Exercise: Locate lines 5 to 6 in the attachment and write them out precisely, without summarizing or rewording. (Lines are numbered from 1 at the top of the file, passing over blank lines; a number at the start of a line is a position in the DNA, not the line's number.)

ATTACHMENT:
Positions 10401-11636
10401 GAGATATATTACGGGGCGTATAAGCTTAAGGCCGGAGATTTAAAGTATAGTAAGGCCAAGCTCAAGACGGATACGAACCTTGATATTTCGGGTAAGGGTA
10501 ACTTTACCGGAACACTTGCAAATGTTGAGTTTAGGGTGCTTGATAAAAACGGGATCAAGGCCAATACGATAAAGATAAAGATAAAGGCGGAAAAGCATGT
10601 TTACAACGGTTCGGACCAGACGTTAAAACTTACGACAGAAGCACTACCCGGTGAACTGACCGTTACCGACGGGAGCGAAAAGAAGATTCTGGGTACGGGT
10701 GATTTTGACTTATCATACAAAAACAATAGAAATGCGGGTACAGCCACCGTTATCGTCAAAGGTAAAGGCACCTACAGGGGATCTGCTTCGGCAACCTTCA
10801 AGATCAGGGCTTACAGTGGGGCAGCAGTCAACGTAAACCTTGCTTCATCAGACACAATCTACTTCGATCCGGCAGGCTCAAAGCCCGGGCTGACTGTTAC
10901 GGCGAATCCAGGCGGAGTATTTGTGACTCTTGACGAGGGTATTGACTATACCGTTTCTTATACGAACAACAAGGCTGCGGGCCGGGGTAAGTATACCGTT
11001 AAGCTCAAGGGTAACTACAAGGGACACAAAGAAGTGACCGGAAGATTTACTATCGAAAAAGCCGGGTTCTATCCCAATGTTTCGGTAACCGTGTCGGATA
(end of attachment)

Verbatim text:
10701 GATTTTGACTTATCATACAAAAACAATAGAAATGCGGGTACAGCCACCGTTATCGTCAAAGGTAAAGGCACCTACAGGGGATCTGCTTCGGCAACCTTCA
10801 AGATCAGGGCTTACAGTGGGGCAGCAGTCAACGTAAACCTTGCTTCATCAGACACAATCTACTTCGATCCGGCAGGCTCAAAGCCCGGGCTGACTGTTAC